-- Weekly Market Summary --

Time to Party: like it’s 1999

By Joe Duarte on October 29, 2017

Whether you’re a bull or a bear, this market suddenly seems to have something for you.

History is often a guide, albeit not always as exact as you’d hope, to what the future holds. And the last time the big stocks in the Nasdaq 100 had a massive blow off it was the heady year of 1999. Led by Microsoft and Cisco Systems, and fueled by the fear of Y2K wiping out all things computer related, the shares of those two and other companies whose “solutions” were meant to protect the technology universe from oblivion, soared, especially as the year came to an end. During that period of time paper fortunes were made. Yet as can often happen when greed is unchecked, those investors who failed to sell in January lost most of their gains over the ensuing three years during a nasty and grinding bear market.

Here is some perspective. The Nasdaq 100 (NDX) delivered a 102% gain in 1999. Even more dramatic was the roughly 33% gain in NDX in the months of November and December alone. But as often happens, what goes up must come down, and NDX gave back 36.8, 32.7, and 37.6% of the gains respectively over the next three years.

Flash forward to 2017 when again a handful of stocks from companies which have the answer to today’s tech fetishes, whether social media (FB), online shopping (AMZN), electric cars (TSLA), everything tech (GOOGL) or movie streaming (NFLX), are leading the way higher and you have the potential for yet another huge move in the Nasdaq 100 at the end of the year. Of course, no two markets are the same. And, even as the past is worth noting, if recent history is any guide, the odds of a rally beyond anyone’s wildest imagination now are higher than normal, as are the possibilities for every single price dip to be bought by robotic algorithms.

So as investors, it’s not a good time to fight the general price trend, yet. But as I will show below, there are some reasons to keep an eye on the exits.

Big Move Straight Ahead

The most accurate indicator in this bull market, the NYSE Advance Decline line (NYAD) is poised for a big move, with the likelihood of the move being to the up side likely to be above average. Indeed, there are three indicators which are pointing the way for such a move.

First, the Bollinger Bands (BB - green lines enveloping NYAD) are constricting. This happens when volatility is dampened and is similar to a tightening coil which is about to release its energy. Note this tightening of the bands is occurring simultaneously to a move by the RSI to the 50 line, which means the market’s breadth has worked off a significant portion of the overbought state in which it has been for the past few weeks clearing the way for an upside reversal. The third indicator that a big move to the upside is likely is the NYAD is near the lower BB, a major support level. This is the same occurrence we saw in November, March, May, and August just before big moves to the up side. Indeed, the touching of the lower band happened along with a tightening of the B bands and NYAD touching either the 50 area or near the 0 area on RSI, before the rally. And the bots never change their program as long as it works.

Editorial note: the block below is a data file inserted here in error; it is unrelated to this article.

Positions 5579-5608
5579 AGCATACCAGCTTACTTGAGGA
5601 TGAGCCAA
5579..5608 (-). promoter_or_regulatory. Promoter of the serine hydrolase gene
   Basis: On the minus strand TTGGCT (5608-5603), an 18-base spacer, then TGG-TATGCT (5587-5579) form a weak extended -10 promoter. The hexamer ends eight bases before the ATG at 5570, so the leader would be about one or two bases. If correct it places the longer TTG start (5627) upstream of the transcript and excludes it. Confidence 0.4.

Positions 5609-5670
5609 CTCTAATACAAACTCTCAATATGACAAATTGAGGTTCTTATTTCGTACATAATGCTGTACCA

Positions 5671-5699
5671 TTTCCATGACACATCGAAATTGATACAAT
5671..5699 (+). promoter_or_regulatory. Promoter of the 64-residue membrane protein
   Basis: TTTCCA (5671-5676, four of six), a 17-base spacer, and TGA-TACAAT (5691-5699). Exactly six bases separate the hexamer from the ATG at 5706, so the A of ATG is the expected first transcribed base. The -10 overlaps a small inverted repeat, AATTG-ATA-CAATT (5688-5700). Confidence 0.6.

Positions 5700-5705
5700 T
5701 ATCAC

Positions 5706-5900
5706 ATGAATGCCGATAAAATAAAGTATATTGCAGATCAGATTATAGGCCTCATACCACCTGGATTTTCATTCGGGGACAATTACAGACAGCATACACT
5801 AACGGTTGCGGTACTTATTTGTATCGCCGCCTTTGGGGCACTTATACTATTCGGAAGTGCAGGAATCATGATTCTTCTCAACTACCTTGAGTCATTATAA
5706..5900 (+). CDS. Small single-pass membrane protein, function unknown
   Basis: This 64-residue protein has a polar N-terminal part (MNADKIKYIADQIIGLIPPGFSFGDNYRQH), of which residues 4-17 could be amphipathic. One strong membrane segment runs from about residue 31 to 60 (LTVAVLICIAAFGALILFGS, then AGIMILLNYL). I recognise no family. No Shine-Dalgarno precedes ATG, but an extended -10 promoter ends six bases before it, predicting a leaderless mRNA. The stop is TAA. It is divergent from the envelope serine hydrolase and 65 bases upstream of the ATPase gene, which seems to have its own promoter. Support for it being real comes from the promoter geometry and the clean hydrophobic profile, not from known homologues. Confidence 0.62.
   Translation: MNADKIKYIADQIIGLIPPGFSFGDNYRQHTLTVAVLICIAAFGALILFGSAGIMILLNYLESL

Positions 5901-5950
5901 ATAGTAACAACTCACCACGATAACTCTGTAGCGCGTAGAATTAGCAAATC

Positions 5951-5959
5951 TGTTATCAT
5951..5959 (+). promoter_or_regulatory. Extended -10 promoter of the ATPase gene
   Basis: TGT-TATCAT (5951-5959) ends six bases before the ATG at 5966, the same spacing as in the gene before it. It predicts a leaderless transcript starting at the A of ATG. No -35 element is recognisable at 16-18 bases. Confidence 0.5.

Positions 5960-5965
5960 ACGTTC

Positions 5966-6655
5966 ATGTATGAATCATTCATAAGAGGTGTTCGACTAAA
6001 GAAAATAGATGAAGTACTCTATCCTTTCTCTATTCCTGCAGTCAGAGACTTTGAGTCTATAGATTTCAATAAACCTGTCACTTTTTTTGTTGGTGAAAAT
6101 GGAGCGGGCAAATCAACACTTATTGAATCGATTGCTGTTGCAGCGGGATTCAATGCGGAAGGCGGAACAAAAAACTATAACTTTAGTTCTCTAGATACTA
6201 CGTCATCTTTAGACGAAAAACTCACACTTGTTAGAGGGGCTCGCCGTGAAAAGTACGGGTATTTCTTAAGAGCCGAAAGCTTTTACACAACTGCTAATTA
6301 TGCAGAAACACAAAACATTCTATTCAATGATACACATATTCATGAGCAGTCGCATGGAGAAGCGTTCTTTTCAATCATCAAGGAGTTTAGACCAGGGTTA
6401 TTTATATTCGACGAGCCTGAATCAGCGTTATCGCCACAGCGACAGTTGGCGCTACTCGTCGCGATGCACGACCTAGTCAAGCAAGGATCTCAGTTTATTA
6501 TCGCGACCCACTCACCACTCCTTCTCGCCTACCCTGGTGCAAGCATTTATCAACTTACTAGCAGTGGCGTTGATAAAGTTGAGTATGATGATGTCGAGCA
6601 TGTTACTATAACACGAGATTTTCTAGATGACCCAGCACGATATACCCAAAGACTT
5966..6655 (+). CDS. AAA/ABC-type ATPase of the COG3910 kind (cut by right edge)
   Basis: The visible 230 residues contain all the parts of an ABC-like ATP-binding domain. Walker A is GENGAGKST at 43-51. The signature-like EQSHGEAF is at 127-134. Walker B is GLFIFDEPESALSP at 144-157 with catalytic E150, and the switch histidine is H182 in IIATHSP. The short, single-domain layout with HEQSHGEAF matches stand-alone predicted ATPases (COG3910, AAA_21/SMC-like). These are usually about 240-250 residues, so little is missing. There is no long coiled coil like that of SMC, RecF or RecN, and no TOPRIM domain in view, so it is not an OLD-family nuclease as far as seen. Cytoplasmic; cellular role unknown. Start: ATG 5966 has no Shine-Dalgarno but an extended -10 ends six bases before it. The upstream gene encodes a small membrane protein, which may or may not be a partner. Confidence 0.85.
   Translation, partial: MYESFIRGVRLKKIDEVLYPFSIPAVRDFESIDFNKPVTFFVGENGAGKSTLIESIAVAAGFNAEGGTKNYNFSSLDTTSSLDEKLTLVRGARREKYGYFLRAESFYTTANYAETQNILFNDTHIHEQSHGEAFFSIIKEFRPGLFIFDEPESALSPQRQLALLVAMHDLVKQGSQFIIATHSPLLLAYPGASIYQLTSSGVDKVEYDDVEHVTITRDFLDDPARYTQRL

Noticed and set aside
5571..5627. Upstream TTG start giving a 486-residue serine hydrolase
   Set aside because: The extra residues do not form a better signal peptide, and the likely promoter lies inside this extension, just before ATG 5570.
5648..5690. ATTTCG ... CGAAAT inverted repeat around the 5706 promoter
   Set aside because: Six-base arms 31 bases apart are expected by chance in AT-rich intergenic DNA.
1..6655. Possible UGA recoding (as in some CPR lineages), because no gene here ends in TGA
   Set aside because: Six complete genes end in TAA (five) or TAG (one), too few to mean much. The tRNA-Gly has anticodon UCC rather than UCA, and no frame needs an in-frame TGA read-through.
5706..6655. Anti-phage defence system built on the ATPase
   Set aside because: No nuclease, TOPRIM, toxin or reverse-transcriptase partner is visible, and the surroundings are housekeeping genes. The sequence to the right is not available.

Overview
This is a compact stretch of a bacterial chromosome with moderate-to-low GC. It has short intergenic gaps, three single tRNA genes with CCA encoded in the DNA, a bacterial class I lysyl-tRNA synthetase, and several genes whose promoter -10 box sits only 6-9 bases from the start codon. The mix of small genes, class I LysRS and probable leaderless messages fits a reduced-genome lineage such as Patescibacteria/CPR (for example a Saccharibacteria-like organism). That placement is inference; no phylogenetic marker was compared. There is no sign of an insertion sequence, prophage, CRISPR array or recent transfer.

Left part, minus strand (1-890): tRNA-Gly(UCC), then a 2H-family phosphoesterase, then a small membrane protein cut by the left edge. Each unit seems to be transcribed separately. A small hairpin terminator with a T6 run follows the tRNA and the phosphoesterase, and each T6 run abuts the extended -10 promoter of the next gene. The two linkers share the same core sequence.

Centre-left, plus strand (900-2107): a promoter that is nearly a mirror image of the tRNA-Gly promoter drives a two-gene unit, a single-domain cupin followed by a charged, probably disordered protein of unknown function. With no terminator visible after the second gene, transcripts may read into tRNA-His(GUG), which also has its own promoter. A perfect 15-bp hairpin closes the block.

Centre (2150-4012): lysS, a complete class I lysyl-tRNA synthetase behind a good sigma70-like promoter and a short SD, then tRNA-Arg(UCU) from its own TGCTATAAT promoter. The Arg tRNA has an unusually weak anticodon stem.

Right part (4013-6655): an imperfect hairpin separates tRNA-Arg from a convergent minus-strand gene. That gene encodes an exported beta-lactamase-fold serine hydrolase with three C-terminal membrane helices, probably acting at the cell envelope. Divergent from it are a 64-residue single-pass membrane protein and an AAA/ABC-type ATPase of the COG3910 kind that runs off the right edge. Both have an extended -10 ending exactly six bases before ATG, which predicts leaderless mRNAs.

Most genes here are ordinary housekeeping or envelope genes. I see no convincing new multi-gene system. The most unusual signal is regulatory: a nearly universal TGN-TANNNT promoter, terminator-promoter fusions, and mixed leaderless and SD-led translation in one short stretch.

And while the bulls have a strong argument, there is a cautionary side to the story as the major indexes made dramatic new highs last week, which were nowhere near being confirmed by the NYAD.

SPX and NDX Blow their Tops

The S & P 500 (SPX) and the Nasdaq 100 Indexes (NDX) both made major new highs last week behind better than expected earnings for key index components respectively. Yet, along with the lagging of the NYAD (see above), the momentum indicators for SPX were mixed. For example, while the On Balance Volume (OBV) was very bullish, the Accumulation Distribution Line (ADI) was flat. This suggests that one group of investors was bulling into stocks while another group was selling into the rally. Historically, this is known as the smart money selling to the dumb money. But since this time is different, so say the robots; this is probably nothing to get worried about.

But just humor me anyway, as you whistle past the graveyard. In the case of NDX both OBV and ADI were flat, signaling that aside from the so called FANNG stocks, the companies with all the answers to the current tech fetishes, few other stocks were seeing much action. This is even more significant when you plug in the overall lackluster activity in the ROC indicators for both SPX and NDX, which suggest that although the indexes are making new highs, the advance is being fueled by heavy buying in a select number of stocks.

Seasonality May Extend Bull Market

What I’m saying is that the bulls get the benefit of the doubt for now but that the bears can point to some very credible technical events at the moment. Still, September and October, the traditionally horrible months for the market, have passed with no major declines. Therefore, this time line sets up the potential for a very dramatic up move in November and December, two of the best months historically for stocks.

Don’t get me wrong. I like bull markets. But this one’s been in place for eight years, and the current rally is now almost a year long. Moreover, although the odds favor a potentially huge rally in the short term, which we should all participate in, what happens in late December and beyond that is anyone’s guess. And if 2017 is anything like 1999, the end of the year will be one heck of a party, to be followed by a very bad hangover.

What to do? Don’t change a thing for now. Stick with what’s working. Buy some protection. Take some profits in big winners. And keep your foot in the door, just in case.



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